(Reuters) The Big three oilfield services (OFS) companies will likely report higher profits for the second quarter as resurgent demand in international markets and strong offshore drilling helped counter tepid activity in North America.
Baker Hughes, Halliburton, and SLB are set to post a combined second-quarter adjusted profit of $2.04 billion, according to Refinitiv data, compared with $1.27 billion in the year-ago quarter.
Oil and gas majors, who rely on the service providers for drilling and formation evaluation, well construction, and completion services, are reinvesting record profits generated after Russia’s invasion of Ukraine disrupted the oil market to intensify the hunt for new offshore and international sources.
The global offshore drilling sector is set for the highest growth in a decade in the next two years, Oslo-based consultancy Rystad Energy said in a March report.
“International strength is led by the Middle East and Latin America and is powered by a multi-year push to grow oil and gas production capacity, near-term OPEC+ cuts notwithstanding,” BofA analysts said this month.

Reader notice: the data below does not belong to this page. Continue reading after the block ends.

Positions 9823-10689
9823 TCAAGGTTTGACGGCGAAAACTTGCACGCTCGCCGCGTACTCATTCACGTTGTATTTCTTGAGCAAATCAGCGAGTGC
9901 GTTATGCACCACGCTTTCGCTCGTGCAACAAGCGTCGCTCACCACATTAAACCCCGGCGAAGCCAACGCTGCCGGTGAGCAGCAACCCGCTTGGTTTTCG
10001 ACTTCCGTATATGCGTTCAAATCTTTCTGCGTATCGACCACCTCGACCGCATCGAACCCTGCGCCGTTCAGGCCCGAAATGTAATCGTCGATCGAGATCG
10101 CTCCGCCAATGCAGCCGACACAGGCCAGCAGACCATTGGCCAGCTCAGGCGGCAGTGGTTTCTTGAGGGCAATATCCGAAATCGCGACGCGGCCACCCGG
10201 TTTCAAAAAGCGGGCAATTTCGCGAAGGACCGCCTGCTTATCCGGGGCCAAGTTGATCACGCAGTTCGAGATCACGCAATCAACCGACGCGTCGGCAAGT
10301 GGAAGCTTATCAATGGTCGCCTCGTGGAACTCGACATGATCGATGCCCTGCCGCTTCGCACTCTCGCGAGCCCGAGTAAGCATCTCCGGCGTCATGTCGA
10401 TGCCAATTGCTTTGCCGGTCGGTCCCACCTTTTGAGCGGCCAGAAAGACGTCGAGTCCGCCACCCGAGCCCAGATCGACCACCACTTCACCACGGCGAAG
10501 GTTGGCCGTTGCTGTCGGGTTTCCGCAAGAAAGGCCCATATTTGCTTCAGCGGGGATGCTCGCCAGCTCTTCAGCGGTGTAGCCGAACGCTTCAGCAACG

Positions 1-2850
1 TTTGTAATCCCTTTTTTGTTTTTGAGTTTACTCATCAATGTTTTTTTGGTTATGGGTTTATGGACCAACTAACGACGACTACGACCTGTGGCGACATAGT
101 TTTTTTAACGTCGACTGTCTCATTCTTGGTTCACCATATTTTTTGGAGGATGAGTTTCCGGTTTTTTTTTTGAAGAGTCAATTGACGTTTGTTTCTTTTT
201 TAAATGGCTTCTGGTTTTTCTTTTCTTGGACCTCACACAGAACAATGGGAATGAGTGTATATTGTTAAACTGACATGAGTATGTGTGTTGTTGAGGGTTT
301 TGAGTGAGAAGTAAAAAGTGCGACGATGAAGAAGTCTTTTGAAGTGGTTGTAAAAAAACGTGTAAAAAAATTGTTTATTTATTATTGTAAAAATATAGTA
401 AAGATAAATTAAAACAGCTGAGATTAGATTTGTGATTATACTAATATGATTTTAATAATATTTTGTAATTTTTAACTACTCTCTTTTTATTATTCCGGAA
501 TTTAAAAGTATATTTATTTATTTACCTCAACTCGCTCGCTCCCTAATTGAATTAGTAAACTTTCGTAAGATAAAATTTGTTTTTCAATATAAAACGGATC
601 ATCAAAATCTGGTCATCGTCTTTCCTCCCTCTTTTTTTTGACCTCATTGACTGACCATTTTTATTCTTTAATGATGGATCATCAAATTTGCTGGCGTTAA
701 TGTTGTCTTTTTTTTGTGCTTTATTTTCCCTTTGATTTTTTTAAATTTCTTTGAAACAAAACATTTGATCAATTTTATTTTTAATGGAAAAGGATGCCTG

ExxonMobil, TotalEnergies SE, and APA Corp. are already drilling in oil-rich South American countries such as Guyana and Suriname, with some benefits of these exploration activities likely accruing to the service companies.
“(OFS) Companies with International/equipment exposure have strong visibility to multi-year volume growth and orders,” TD Cowen analysts said earlier this month.
U.S. shale, led by the largest oil patch, the Permian, has been a source of massive output growth in recent years, but analysts have warned of a production plateau within five years.
This, coupled with lower operating costs of some offshore projects, has made international exploration more lucrative.
Meanwhile, North American rig count, an indicator of future production, stood at 833 at the end of the April-June quarter, down 5.6% from a year earlier while international rigs rose 17.3% to 967, according to Baker Hughes data.
International and offshore activity remains robust with OFS companies likely to reiterate the mid- to high-teens growth for 2023, Jefferies analysts said.
SLB said last month that offshore oil and gas exploration spending will increase more than 20% globally this year, and the growth will continue into the next.
Contract pricing remained intact in North America for the large-cap oilfield service players, while international pricing was progressing per expectations, said Jefferies analysts.
Baker Hughes and Halliburton are scheduled to kick off the earnings season for OFS on Wednesday, while market leader SLB will report on Friday.